Understanding the Psychological Impact of Living with Chronic Pain

When you think of the chronic pain you think of unbearable discomfort in a physical sense. Though it is true that someone suffering from chronic pain experiences a lot of bodily discomforts, they also go through something psychologically. When you’re forced to live with intense pain on a regular basis, it can essentially affect every aspect of your life. Whatever your condition or diagnosis, the pain cannot be treated and it begins to weigh on you heavily. The continual suffering can affect the way a person thinks, eats, sleeps, and even experiences life.

Living with Chronic Pain Changes Your Mood

It’s safe to say that if you had to live in severe pain that your mood would become altered. The discomfort and inability to do anything to truly treat the problem can result in emotional changes that include anxiety, depression, and even anger. A drastic change in mood or emotion often causes those suffering from chronic pain to abuse prescription medications like fentanyl. The idea is to reduce or eliminate the pain to elevate their mood. The only problem is the abuse of such powerful medications can lead to addiction and the need to find a safe and comfortable rehab to recover.

Living with Chronic Pain Changes Your Sleeping Patterns

When your level of pain is rated a 10 on a scale of 1 to 10, getting a good night’s sleep is nearly impossible. Even if you manage to get to sleep, remaining sleep the entire time is highly unlikely as you’re experiencing such pain and discomfort. As sleep is imperative to your mental health, missing hours a day from a required 8-10 hours of rest can alter your emotions resulting in increased moodiness, depression, anxiety, and stress.

Living with Chronic Pain Affects Your Ability to Concentrate

Long-term chronic pain can eventually hinder your ability to concentrate. When your body is aching and relief isn’t instant, you become fixated on the pain – and nothing else. The discomfort can make it challenging for you to put your mind elsewhere making the debilitating feeling all you can think about. Thinking about the pain constantly, of course, can lead you to feel sad, frustrated, or emotionally overwhelmed.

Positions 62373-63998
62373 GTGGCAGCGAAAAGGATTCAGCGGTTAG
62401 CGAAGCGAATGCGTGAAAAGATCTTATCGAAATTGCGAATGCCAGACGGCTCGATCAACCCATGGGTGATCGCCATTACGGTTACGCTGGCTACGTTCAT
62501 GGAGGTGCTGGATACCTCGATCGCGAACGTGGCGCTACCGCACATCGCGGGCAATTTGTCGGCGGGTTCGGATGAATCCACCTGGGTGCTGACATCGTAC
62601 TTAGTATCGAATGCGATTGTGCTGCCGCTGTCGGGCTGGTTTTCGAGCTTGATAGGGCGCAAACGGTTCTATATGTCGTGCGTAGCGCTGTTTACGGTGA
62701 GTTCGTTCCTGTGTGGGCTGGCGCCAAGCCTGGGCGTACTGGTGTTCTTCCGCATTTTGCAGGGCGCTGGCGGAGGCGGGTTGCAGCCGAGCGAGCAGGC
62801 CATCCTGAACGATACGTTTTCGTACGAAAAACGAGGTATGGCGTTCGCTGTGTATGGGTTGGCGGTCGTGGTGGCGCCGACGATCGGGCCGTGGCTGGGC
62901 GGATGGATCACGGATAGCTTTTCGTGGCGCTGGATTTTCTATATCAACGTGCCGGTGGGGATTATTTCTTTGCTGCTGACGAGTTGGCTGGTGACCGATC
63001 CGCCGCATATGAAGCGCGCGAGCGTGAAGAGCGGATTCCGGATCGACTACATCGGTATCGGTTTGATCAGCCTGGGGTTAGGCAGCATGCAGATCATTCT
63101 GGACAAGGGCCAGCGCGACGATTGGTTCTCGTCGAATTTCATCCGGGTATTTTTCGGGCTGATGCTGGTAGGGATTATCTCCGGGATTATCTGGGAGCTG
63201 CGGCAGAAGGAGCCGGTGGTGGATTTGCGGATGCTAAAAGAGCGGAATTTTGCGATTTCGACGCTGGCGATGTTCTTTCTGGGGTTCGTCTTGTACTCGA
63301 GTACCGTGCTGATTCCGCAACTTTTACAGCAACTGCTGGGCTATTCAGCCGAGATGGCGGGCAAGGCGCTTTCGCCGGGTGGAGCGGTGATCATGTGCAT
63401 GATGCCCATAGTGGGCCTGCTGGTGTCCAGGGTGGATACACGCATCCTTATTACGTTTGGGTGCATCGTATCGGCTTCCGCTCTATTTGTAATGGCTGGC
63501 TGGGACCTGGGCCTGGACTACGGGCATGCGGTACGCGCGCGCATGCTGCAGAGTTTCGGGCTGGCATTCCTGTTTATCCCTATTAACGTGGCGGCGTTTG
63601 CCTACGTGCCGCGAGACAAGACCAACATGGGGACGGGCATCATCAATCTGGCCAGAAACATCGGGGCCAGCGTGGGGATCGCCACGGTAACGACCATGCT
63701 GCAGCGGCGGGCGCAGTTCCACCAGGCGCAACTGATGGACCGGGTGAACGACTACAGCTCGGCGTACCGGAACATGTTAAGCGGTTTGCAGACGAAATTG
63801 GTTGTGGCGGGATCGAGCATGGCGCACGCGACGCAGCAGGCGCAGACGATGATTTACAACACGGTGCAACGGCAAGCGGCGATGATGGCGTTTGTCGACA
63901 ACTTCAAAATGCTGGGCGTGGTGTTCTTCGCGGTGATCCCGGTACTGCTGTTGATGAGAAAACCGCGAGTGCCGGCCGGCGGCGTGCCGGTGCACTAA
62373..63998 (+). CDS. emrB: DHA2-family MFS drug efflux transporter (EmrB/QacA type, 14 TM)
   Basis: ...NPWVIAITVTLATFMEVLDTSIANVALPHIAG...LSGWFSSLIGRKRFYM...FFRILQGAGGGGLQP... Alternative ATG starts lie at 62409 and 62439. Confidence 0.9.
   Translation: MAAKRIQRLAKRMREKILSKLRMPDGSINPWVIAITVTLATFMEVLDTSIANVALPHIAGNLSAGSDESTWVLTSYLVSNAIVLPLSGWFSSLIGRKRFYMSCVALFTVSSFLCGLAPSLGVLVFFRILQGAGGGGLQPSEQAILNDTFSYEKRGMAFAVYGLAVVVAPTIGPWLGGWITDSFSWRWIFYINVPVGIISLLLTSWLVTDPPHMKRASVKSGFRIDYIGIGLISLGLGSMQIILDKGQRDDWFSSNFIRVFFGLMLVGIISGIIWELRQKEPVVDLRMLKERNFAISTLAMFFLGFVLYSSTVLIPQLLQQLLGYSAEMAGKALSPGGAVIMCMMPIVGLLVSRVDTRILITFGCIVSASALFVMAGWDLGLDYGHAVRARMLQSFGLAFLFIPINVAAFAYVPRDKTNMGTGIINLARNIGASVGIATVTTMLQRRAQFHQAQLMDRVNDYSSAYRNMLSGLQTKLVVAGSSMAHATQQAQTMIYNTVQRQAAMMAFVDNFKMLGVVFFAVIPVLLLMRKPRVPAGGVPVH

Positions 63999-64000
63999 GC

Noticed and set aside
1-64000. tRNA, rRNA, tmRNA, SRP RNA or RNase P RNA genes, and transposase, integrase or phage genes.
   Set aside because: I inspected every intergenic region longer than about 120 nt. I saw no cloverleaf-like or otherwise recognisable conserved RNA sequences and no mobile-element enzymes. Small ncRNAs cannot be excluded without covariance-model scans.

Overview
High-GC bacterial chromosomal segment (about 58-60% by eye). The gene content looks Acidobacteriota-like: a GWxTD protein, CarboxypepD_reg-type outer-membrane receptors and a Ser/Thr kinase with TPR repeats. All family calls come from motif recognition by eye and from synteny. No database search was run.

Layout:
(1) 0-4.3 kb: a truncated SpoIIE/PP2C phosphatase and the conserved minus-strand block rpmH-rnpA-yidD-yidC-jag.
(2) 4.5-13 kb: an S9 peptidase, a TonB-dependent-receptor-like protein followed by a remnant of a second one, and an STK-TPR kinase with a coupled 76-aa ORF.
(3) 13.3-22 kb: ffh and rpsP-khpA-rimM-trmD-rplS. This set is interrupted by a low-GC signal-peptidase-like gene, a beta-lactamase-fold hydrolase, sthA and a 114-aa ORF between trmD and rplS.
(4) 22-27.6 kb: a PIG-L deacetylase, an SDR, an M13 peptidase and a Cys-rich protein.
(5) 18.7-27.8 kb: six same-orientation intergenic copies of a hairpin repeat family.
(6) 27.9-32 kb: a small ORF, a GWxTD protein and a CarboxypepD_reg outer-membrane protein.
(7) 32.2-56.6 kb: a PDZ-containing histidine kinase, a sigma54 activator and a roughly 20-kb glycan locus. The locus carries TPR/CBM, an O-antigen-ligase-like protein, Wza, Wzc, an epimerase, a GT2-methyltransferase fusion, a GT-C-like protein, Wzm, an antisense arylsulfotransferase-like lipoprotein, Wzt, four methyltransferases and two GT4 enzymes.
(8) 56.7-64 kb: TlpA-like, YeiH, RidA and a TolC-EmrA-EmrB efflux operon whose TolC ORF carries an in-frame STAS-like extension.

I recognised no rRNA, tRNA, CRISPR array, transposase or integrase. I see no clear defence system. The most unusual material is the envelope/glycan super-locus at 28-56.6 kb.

How to Better Manage Chronic Pain

When you live with chronic pain, it alters your mood, emotions, mental processing, and sleeping patterns. The consistent impact on your brain can wreak havoc on your life leading to substance abuse, ruined relationships, lost careers, financial problems, isolation, and a ton of other things. You may not be able to get rid of the pain altogether, but there are management practices you can use to cope so that it doesn’t take over your life.

Choose the Right Medication (And Use as Prescribed)

Not every pain medication is going to work for every person or every condition. Depending on the reason for your chronic pain your doctor should work with you to find a prescription that is best suited for relief. Once you’ve determined the best medication for you, use it only as prescribed to avoid dependency or addiction.

Find Alternative Methods for Relieving Pain

Everyone has taken a pain pill to treat a condition and felt like it wasn’t working or it wore off too fast. As opposed to taking more pills and putting your health at greater risk, it is better to learn alternative methods for pain relief. Using hot and cold therapy, massages, acupuncture, and physical therapy stretch.

Use Supplements

Though taking medication too frequently can do more harm than good, there are herbal supplements that you can take to try and soothe your pain without the nasty side effects. For instance, Ashwagandha supplements are ideal for reducing inflammation (a common factor of pain) as well as improve your mood. Taking them as advised can give you relief in between your medication doses.

Stay Mobile

Believe it or not, the movement is actually recommended for relieving pain. If you’re hurting, getting up and moving around helps to soothe the pain. It prevents your muscles and joints from stiffening which can cause more pain. Get advice from your doctor on the type of physical activities you can participate in. Whether it’s simply stretching for a few minutes in your home, taking a brief walk around the block, or sweating it out in the gym, you’ll start to feel relief.

Who knew that being physically in pain could impact your emotional well-being? Living with chronic pain is life-altering in every way. It takes away your joy, deprives you of energy, and leaves you feeling hopeless. If you’re not coping well, it can easily lead to addiction, other health problems, familial issues, relationship trouble, the lack of a social life, and emotional distress. Use the above-mentioned tips to improve your life despite chronic pain.